October 1836 - 7 Henry F. Chorley. Memorials of Mrs. Hemans. New York: Saunders and Otley, 1836. SLM text: pp. 722-25. Poe had reviewed Chorley’s Conti (February 1836 - 7) and had praised him as an essayist on music. He correctly describes this notice as made up from Chorley’s observations, with some occasional ones of his own. These are reserved chiefly for the last paragraph. All of the many names, titles, and quotations are taken directly from the text, and it is impossible to determine just how many Poe himself was familiar with. (For the titles, see Pollin, Dictionary.) The length of his summation of these Memorials of Felicia Dorothea Hemans is a testimonial to her astonishing popularity in Great Britain and the United States. To her devoted readers, her verses were the very essence of Victorian domestic patriotism. There must have been few contemporary readers of poetry who could not have quoted her “Casabianca.” Even today its opening line — “The boy stood on the burning deck” — is widely known, though largely as a comic catch phrase.

* Volker / Volker

* Auncient] Poe again uses the obsolete spelling.

* Grillpazzer / Grillparzer

* Oehlenschluger / Oehlenschläger

* caractére / caractère

a Saunders and Otley] This British firm had established a branch office in New York, presumably to forestall piracies. It had supplied the SLM with review copies for the past several issues. During this month it was also considering publication of Poe’s collected tales-a fact which may account for Poe’s compliments-but nothing resulted from their expressed interest (Poe Log, pp. 227-28].

October 1836 - 8 Title: Robert W. Haxall. A Dissertation on the Importance of Physical Signs. . . . Boston: Perkins and Marvin, 1836. SLM text: p. 725. This is another good example of Poe’s ability to write an authoritative-sounding review by developing all the data from the text. [column 2:]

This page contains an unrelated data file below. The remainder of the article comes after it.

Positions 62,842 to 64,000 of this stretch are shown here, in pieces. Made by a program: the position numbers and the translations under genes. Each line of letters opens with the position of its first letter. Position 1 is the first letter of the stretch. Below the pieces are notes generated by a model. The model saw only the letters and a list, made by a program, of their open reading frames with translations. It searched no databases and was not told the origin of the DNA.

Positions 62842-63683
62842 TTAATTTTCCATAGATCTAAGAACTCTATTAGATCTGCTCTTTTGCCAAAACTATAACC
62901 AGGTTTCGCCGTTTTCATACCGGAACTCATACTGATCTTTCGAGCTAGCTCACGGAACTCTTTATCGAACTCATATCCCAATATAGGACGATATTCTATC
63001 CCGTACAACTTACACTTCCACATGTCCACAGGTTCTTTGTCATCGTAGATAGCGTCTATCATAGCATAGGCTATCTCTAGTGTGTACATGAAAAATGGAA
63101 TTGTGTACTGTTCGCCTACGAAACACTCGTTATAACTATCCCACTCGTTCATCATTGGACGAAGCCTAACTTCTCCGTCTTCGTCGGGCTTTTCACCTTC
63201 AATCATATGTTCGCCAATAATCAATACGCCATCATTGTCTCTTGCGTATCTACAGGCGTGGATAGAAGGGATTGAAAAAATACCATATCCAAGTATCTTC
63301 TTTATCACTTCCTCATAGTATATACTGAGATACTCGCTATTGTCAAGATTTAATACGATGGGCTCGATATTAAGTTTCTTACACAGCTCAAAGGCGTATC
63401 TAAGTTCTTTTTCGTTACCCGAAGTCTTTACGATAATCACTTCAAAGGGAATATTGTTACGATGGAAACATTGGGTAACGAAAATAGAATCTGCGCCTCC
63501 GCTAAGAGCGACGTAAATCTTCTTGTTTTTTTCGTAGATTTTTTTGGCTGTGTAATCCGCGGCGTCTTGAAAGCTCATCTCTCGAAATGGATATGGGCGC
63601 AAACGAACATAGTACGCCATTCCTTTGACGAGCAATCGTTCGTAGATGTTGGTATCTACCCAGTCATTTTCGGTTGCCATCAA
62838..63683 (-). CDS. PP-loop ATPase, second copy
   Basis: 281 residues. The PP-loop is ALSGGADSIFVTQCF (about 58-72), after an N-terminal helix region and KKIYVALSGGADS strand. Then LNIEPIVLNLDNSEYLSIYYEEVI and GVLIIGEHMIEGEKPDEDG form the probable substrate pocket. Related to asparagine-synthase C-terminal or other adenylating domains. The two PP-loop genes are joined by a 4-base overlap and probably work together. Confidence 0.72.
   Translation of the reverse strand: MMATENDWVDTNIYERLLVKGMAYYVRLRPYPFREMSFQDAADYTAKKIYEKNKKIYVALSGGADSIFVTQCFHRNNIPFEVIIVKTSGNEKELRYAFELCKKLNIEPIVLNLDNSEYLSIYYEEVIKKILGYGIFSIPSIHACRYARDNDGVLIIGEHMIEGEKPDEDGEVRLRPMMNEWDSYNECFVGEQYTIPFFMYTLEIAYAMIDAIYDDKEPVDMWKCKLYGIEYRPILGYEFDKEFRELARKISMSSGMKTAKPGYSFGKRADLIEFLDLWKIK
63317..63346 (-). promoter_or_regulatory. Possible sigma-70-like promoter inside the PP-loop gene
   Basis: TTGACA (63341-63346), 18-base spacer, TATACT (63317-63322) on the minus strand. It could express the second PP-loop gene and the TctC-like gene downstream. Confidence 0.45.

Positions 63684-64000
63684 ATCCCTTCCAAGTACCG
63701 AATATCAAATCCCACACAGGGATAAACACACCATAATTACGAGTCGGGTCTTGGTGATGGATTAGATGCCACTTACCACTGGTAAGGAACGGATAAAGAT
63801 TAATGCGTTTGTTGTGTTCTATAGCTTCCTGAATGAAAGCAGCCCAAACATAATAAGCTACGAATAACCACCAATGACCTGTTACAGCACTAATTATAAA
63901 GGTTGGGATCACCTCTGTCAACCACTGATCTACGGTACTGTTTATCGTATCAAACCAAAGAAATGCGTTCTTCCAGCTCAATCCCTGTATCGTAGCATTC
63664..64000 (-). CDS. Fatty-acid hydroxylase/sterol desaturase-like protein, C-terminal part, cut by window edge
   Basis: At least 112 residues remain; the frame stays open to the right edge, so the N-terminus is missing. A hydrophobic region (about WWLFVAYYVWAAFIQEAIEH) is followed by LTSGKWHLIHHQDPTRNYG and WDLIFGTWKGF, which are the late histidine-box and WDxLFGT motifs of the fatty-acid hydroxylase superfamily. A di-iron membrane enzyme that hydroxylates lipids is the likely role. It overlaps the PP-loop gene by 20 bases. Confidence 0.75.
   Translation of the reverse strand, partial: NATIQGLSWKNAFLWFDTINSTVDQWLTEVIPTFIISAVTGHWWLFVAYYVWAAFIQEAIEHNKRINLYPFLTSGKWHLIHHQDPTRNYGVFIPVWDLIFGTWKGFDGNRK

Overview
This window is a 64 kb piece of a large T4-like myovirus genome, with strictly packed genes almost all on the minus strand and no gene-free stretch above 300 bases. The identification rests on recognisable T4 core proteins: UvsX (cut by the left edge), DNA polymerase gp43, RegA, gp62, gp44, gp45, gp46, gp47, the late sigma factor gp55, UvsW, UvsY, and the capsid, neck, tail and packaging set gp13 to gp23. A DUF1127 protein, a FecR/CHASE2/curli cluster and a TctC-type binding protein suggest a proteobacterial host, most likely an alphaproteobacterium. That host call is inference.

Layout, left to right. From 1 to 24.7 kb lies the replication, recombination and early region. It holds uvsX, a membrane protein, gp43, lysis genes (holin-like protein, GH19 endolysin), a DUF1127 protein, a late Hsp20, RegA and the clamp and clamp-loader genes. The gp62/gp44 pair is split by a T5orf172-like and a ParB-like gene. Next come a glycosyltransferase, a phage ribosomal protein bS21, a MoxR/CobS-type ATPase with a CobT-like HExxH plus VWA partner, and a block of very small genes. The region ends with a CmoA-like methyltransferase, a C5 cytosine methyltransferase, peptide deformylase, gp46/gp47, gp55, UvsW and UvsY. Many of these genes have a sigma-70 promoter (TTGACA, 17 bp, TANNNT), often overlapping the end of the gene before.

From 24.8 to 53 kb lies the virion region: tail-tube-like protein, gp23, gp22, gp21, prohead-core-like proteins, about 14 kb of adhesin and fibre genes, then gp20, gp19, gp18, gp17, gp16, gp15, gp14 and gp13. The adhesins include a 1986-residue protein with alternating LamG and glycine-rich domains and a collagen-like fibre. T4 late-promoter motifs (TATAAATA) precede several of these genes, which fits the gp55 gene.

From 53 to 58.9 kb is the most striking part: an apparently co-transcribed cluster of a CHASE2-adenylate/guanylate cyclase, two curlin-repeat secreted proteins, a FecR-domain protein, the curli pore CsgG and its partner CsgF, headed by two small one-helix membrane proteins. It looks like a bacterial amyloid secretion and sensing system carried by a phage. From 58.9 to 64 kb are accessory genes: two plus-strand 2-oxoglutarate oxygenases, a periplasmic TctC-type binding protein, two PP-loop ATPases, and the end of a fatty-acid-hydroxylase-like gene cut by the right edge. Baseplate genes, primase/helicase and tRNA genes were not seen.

aJe . . . raconte”] “I don‘t instruct, I recount.”

b Solidists . . . doctrine] Current theories of the nature of disease.

October 1836 - 9 Title: Basil Hall. Skimmings; or, A Winter at Schloss Hainfeld. Philadelphia: Carey, Lea and Blanchard, 1836. SLM text: pp. 725-27. Hall, a Scot, was a popular author of voyage narratives and travel accounts.

a Die Vernon] Di (Diana) Vernon was the heroine of Scott’s Rob Roy.

b claimants] The poem was by Richard Henry Wilde, who lived in Georgia. He was involved in a controversy over its authorship that was not publicly resolved until 1871.

October 1836 - 10 Title: [James F. Dalton]. Peter Snook. Philadelphia: Carey, Lea and Blanchard, 1836. SLM text: pp. 727-30. The name of the author was apparently unknown to Poe, either at this time or subsequently. Dalton disappeared from notice so completely that he is unlisted in standard reference works. Poe later incorporated this review, with only slight revision, in his article “Magazine Writing-Peter Snook,” printed in the Broadway Journal for June 7, 1845 (text reproduced in Pollin 3: 136-43). As Pollin indicates in his notes to this text (4: 103-06), Poe wrote a new introduction, dropped the concluding sentence, and omitted his guess that the author might be Boz (i.e., Dickens). Pollin also gives bibliographical information about this pirated reprint.

a in petto] Poe uses the Italian phrase (“in secret”) incorrectly for “in brief,” possibly by confusion with the French petit. He made the correction to “in brief” in the later printing.

b chiaro ’scuro] for this incorrect spelling, see August 1836 - 9, note a.